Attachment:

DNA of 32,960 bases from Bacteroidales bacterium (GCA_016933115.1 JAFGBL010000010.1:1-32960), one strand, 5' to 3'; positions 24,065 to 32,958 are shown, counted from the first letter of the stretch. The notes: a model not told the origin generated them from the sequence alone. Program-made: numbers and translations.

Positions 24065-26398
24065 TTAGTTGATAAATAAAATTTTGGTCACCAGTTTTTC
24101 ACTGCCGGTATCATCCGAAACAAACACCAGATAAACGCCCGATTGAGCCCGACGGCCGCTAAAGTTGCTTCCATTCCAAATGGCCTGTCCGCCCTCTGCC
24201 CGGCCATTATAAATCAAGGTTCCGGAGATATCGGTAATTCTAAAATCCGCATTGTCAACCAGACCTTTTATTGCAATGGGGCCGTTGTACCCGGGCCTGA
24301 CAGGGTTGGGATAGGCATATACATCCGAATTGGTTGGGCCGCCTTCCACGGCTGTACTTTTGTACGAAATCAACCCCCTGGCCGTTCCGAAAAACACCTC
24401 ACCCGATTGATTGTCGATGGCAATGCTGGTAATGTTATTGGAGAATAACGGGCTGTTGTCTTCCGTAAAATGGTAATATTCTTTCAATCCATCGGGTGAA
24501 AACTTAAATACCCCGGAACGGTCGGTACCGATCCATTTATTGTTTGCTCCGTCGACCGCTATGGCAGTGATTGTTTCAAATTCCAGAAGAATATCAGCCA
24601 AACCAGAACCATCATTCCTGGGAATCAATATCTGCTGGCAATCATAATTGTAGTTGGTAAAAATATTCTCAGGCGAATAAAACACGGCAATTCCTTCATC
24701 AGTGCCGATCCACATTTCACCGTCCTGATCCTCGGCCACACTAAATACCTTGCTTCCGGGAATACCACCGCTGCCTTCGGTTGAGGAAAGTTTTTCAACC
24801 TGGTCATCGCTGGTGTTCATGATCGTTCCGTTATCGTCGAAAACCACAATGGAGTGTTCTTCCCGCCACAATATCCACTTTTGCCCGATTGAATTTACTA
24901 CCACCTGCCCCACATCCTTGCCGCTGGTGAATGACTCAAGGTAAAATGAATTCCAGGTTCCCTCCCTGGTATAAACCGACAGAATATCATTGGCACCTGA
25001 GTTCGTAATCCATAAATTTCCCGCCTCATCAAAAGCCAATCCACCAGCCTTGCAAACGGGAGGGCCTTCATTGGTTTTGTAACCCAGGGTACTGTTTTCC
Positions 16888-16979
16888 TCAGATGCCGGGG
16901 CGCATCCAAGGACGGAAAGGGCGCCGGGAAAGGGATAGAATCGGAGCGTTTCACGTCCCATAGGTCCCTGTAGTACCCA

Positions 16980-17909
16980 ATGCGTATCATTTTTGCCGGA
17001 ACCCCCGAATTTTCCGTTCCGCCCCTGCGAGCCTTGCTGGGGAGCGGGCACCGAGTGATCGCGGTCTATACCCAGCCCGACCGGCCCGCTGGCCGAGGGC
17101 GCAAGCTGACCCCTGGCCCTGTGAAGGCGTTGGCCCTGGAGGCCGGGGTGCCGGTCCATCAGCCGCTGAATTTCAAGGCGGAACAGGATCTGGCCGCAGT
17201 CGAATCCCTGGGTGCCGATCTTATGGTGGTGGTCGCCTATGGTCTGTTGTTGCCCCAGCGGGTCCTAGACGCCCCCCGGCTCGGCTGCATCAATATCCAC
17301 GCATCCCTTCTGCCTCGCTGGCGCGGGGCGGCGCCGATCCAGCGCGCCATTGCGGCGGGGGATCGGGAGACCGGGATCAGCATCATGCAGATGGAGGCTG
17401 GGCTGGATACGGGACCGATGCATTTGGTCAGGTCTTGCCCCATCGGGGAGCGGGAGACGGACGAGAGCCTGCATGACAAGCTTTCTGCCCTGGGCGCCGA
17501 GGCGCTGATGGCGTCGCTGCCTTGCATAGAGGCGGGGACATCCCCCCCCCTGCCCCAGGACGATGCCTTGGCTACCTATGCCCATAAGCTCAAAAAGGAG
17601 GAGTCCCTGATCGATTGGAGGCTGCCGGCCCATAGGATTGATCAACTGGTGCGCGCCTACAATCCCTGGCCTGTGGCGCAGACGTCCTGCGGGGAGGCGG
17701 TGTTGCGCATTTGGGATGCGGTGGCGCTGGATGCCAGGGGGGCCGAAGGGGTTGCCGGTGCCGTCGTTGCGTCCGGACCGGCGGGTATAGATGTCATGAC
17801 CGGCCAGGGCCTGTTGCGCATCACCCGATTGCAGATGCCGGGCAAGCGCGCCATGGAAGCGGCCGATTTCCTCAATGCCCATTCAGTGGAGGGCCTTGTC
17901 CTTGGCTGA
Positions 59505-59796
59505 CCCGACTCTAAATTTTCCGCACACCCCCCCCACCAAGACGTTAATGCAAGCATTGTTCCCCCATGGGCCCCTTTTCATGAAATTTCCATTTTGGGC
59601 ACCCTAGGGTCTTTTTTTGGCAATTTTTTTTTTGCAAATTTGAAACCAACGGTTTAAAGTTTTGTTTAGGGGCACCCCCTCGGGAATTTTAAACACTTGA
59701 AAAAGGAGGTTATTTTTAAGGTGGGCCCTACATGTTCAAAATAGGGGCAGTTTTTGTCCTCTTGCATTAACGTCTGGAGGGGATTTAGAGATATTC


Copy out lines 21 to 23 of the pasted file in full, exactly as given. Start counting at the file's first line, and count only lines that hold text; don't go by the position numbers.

17201 CGAATCCCTGGGTGCCGATCTTATGGTGGTGGTCGCCTATGGTCTGTTGTTGCCCCAGCGGGTCCTAGACGCCCCCCGGCTCGGCTGCATCAATATCCAC
17301 GCATCCCTTCTGCCTCGCTGGCGCGGGGCGGCGCCGATCCAGCGCGCCATTGCGGCGGGGGATCGGGAGACCGGGATCAGCATCATGCAGATGGAGGCTG
17401 GGCTGGATACGGGACCGATGCATTTGGTCAGGTCTTGCCCCATCGGGGAGCGGGAGACGGACGAGAGCCTGCATGACAAGCTTTCTGCCCTGGGCGCCGA